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Ministers and ParliamentAccountability in Theory and Practice$
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Diana Woodhouse

Print publication date: 1994

Print ISBN-13: 9780198278924

Published to Oxford Scholarship Online: October 2011

DOI: 10.1093/acprof:oso/9780198278924.001.0001

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Cases of Non-Resignation: An Evasion of Ministerial Responsibility?

Cases of Non-Resignation: An Evasion of Ministerial Responsibility?

Chapter:
(p.136) 8 Cases of Non-Resignation: An Evasion of Ministerial Responsibility?
Source:
Ministers and Parliament
Author(s):

DIANA WOODHOUSE

Publisher:
Oxford University Press
DOI:10.1093/acprof:oso/9780198278924.003.0008

The cases presented in this chapter show some common points on how cases of non-resignation are handled, both favourable and unfair. There is already great difficulty with the present system of accountability for operational matters, for the police do not account directly to Parliament and any other line of accountability is somewhat tenuous. The Home Secretary can be asked detailed questions by the House about police conduct, thereby producing an indirect accountability. Often, in cases such as these, as presented in this chapter, slackness and weakness in supervision is often revealed. Moreover, these types of cases require the incident to provide the personal fault that is necessary for the constitution to even raise the question of resignation on constitutional grounds.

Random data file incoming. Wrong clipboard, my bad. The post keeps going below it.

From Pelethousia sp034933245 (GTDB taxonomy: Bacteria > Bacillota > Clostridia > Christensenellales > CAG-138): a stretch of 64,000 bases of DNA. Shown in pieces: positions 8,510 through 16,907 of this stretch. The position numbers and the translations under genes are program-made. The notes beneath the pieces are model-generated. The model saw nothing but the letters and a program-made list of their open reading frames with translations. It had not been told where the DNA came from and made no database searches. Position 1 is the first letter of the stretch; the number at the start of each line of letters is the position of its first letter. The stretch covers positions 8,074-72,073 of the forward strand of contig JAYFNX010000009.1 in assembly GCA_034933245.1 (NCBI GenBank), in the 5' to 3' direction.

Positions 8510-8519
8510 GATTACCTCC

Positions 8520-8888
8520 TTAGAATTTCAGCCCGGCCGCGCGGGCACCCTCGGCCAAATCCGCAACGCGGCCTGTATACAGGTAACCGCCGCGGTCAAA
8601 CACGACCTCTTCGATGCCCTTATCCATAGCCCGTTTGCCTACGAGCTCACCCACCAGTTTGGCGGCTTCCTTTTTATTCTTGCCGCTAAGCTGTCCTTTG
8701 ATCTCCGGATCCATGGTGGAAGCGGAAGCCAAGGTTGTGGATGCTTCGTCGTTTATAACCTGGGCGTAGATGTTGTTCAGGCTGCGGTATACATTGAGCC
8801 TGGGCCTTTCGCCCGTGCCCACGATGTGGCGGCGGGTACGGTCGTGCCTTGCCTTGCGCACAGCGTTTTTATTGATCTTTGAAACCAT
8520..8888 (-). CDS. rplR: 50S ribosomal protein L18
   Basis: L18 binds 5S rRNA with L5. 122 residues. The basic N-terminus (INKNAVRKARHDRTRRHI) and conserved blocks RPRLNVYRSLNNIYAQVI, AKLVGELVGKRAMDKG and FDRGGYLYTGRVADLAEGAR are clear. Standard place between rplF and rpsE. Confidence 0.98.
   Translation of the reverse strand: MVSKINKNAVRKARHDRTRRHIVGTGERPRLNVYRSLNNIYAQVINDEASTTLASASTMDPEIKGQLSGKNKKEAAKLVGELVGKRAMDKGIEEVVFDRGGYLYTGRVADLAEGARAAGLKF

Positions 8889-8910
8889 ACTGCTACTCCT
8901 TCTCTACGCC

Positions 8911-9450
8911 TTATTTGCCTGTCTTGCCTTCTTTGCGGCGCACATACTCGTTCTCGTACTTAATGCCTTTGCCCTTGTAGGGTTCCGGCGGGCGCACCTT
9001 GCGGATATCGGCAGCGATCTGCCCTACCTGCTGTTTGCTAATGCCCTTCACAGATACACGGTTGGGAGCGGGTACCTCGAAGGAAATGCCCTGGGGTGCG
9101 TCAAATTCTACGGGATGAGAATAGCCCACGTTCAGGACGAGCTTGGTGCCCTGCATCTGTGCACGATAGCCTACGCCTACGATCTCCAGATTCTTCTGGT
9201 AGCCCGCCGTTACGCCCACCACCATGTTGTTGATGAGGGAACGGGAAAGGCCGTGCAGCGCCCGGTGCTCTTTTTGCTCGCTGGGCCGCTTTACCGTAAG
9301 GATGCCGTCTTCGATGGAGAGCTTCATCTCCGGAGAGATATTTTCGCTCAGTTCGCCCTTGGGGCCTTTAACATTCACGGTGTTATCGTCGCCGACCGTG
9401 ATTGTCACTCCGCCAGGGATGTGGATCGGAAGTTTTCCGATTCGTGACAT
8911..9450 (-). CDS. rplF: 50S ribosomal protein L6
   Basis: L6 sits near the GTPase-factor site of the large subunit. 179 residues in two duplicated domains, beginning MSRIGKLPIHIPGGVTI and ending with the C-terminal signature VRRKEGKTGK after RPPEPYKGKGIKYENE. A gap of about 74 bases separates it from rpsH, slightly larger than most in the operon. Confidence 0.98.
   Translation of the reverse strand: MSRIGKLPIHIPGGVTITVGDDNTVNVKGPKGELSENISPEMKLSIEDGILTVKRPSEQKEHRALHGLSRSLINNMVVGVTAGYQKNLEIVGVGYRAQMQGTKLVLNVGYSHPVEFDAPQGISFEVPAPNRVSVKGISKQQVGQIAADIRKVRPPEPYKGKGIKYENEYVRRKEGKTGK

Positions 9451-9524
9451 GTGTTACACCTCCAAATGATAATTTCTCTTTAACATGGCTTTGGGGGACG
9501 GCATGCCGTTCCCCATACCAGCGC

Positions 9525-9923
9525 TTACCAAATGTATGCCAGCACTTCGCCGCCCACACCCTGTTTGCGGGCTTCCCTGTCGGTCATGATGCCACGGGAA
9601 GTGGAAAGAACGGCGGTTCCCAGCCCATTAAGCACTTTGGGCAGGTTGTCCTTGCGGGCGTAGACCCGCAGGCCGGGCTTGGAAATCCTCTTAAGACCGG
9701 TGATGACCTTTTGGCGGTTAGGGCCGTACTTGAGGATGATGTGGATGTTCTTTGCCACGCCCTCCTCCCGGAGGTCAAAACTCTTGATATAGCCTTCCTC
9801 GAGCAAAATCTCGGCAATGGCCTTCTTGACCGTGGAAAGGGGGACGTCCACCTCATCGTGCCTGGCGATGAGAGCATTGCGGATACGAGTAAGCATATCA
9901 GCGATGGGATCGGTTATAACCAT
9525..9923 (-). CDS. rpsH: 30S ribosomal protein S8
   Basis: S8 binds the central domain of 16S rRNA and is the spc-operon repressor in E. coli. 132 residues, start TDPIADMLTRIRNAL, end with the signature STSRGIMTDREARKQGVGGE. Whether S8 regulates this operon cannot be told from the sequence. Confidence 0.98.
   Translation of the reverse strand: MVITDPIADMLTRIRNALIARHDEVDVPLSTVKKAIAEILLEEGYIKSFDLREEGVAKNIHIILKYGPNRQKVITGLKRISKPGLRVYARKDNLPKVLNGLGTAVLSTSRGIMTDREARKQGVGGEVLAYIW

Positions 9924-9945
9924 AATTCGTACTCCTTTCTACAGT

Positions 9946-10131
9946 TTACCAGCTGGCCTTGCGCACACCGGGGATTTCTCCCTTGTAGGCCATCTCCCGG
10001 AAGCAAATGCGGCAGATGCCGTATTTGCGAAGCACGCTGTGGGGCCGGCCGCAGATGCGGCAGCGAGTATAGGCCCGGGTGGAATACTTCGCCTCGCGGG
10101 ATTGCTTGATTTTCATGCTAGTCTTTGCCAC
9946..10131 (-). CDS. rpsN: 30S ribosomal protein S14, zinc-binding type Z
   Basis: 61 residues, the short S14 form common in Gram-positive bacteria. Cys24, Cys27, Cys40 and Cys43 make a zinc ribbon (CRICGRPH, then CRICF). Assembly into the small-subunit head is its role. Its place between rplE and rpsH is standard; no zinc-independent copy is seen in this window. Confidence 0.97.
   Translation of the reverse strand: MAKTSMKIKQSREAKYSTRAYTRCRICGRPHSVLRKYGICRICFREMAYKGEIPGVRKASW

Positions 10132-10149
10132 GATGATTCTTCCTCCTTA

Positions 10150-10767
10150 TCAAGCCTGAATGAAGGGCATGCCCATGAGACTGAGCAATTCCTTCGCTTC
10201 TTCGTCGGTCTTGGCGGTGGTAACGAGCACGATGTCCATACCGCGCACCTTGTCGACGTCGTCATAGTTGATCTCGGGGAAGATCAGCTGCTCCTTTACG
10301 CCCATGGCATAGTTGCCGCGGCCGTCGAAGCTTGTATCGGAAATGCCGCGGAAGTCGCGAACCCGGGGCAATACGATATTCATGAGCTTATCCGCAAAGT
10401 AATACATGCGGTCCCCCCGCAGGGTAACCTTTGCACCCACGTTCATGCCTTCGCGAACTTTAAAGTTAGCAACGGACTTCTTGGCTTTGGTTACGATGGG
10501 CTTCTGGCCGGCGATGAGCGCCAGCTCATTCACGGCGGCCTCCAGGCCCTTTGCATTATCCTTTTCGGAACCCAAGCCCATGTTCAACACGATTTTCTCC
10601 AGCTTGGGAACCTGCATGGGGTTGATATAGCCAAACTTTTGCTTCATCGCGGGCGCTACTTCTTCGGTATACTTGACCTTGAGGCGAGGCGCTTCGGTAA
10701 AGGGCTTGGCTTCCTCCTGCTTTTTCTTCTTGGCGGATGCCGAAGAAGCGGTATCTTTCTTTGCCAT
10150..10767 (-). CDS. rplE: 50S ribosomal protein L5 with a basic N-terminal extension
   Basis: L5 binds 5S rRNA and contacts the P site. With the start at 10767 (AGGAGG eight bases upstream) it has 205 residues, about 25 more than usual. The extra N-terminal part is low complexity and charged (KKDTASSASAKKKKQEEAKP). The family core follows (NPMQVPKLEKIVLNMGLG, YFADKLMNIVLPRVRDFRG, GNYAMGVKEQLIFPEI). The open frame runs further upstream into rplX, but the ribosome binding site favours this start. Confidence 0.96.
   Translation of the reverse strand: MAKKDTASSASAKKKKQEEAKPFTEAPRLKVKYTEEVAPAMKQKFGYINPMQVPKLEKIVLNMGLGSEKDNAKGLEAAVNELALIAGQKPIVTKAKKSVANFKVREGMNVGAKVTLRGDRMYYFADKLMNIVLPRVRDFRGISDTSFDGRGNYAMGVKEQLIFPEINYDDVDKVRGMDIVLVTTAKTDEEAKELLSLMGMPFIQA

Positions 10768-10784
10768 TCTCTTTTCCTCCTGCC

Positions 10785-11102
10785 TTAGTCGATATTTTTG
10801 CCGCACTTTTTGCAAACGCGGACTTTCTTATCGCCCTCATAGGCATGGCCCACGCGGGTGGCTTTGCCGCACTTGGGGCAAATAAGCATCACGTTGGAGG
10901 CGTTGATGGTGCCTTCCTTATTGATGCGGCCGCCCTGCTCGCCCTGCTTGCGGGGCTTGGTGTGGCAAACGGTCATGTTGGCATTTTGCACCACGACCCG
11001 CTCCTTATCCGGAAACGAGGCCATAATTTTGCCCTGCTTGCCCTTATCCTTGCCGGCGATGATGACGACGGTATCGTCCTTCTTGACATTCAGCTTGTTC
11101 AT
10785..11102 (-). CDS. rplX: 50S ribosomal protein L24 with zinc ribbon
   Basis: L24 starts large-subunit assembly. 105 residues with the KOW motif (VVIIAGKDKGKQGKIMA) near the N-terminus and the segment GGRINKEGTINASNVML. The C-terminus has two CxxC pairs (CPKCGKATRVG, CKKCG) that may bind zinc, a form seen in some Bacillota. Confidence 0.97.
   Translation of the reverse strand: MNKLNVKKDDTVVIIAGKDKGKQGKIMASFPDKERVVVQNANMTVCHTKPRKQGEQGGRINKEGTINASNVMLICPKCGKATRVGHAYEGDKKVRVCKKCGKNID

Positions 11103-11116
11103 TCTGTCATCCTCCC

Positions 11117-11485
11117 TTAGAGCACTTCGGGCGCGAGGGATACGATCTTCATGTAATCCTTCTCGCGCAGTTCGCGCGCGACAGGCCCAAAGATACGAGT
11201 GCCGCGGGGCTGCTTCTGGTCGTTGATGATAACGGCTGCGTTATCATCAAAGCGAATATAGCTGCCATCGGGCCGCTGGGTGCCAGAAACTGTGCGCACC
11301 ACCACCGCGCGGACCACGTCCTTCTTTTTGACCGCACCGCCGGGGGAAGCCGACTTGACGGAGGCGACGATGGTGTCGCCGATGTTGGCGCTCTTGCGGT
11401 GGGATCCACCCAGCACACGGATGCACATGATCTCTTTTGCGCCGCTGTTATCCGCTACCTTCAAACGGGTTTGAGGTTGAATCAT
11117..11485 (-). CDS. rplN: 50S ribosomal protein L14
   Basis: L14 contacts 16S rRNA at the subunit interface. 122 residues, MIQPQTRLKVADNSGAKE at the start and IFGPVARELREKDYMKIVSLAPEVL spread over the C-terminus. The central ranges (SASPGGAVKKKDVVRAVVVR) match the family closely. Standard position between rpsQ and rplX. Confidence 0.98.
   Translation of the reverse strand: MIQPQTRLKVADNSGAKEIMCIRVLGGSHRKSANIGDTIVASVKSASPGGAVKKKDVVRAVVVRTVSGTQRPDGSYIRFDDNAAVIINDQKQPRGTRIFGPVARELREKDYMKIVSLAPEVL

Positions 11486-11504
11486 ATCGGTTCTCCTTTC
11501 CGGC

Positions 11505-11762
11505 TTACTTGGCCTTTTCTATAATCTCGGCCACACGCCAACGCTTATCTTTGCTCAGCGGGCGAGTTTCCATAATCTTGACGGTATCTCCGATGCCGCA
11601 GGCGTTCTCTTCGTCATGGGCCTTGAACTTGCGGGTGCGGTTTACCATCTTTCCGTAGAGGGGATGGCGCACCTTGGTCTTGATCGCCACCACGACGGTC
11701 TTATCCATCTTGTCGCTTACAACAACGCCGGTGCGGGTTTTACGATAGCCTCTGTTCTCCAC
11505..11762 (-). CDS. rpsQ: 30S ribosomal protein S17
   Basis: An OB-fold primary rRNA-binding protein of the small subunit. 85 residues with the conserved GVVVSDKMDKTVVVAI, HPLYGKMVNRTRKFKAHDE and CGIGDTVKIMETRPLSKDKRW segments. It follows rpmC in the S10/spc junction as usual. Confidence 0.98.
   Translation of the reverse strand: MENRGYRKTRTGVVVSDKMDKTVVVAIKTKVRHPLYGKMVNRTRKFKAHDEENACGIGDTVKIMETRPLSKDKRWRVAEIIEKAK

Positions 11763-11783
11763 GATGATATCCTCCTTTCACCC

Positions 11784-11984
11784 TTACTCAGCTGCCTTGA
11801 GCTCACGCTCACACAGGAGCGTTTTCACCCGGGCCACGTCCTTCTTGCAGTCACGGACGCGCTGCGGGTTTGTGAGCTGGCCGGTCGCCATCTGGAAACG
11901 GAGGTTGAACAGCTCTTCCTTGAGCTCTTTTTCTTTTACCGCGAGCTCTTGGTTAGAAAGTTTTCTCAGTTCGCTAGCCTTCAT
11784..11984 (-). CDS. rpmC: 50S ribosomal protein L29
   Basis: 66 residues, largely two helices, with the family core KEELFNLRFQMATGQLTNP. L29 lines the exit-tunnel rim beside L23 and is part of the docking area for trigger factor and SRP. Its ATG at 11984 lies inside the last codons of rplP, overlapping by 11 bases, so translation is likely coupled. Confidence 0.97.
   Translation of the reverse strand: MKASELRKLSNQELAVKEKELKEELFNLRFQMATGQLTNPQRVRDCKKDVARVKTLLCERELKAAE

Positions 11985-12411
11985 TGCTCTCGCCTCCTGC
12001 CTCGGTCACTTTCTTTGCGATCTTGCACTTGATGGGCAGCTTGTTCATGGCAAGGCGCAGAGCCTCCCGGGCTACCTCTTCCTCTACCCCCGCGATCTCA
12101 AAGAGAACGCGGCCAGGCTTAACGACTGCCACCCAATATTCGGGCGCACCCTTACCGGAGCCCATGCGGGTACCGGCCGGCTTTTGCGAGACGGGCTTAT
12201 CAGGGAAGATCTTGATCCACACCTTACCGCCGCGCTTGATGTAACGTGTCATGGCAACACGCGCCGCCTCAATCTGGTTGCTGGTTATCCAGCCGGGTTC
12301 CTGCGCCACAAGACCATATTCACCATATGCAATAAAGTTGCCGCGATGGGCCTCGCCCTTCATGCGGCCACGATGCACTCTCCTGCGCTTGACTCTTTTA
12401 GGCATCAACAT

Keywords:   Home Secretary, non-resignation, accountability, ministerial responsibility, indirect accountability, Parliament

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